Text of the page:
Hegel

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Oxford University Press, Jun 16, 1983 - Language Arts & Disciplines - 97 pages
28 Reviews
Many people regard Hegel's work as obscure and extremely difficult, yet his importance and influence are universally acknowledged. Professor Singer eliminates any excuse for remaining ignorant of the outlines of Hegel's philosophy by providing a broad discussion of his ideas and an account of his major works.

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Review: Hegel: A Very Short Introduction (Very Short Introductions)

User Review  - Rlotz - Goodreads

This is only the second book I've read in the Very Short Introduction series. But I must say, I'm extremely impressed. The first was Michael Inwood's book on Heidegger, which tackled the mammoth task ... Read full review

Review: Hegel: A Very Short Introduction (Very Short Introductions)

User Review  - C. Derick Varn - Goodreads

The Australian moral philosopher, Peter Singer, does his best to make Hegel more accessible. In some ways, Singer is the obvious man for the job, a philosopher at Princeton who served as Chair of the ... Read full review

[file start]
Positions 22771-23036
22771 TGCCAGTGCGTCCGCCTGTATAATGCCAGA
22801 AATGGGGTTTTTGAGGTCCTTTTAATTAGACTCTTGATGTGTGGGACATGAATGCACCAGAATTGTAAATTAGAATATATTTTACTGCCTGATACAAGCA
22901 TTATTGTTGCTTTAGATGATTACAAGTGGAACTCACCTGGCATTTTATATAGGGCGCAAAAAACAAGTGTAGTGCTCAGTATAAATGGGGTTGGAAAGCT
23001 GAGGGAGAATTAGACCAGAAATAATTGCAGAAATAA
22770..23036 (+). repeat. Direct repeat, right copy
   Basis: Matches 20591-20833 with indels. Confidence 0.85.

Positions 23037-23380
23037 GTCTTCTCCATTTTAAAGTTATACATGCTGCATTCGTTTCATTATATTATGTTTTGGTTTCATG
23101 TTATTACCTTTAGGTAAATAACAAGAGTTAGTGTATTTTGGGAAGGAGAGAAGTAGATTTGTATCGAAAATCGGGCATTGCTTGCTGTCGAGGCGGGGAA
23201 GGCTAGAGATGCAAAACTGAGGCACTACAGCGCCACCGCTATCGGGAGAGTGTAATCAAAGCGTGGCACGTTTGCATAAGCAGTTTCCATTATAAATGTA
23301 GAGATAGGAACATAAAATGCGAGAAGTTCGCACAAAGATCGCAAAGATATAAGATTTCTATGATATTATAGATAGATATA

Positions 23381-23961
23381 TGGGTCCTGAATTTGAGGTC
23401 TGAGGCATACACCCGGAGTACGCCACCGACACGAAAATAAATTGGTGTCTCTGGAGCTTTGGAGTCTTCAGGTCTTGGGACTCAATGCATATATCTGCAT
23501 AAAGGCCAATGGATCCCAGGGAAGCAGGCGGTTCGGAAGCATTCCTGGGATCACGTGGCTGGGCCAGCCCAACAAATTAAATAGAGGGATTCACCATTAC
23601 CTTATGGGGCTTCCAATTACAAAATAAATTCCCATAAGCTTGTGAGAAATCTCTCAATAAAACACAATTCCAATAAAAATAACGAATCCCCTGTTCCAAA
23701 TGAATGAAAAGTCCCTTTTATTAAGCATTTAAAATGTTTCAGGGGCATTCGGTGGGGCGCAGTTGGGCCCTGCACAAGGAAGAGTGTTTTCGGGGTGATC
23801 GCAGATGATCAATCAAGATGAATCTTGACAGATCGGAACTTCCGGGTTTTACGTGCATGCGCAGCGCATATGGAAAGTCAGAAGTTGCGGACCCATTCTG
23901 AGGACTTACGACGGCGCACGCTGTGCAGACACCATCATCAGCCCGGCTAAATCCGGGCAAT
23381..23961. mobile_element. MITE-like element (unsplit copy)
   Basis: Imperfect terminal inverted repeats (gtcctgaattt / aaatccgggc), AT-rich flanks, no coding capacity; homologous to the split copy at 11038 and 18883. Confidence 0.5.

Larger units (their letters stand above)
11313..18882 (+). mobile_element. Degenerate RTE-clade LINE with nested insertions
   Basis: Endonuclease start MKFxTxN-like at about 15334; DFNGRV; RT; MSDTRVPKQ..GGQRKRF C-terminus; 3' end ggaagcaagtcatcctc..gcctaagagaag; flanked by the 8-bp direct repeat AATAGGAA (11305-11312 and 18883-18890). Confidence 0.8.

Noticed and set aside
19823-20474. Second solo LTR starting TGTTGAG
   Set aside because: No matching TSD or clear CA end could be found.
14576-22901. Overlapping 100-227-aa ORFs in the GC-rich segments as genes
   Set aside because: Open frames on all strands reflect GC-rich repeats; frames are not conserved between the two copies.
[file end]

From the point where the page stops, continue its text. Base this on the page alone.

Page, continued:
Contents

Hegels times and life
1
History with a purpose
9
Freedom and community
24
Copyright

6 other sections not shown

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About the author (1983)

Born in Australia, Singer received his B.A. and M.A. from the University of Melbourne and, in 1971, his B. Phil from University College, Oxford. During his teaching career, he has held positions in philosophy in England, the United States, and Australia. While a student at Oxford, Singer was deeply affected by a group of people who had become vegetarians for ethical reasons. Joining their commitment to the rights of animals, he wrote Animal Liberation: A New Ethics for Our Treatment of Animals (1975), a persuasively reasoned, yet clearly understandable defense of the rights of animals. Singer's vocal concern for the proper treatment of animals has triggered a new appreciation of the anthropocentric bias of traditional Western moral philosophy; other philosophers have followed his lead. Complaining that ethical theorists have focused too intensely upon the rights, responsibilities, and treatment of humans, Singer dubs this malady "speciesism" and calls for a broader moral perspective---one that includes a sensitivity to the needs and concerns of other sentient creatures.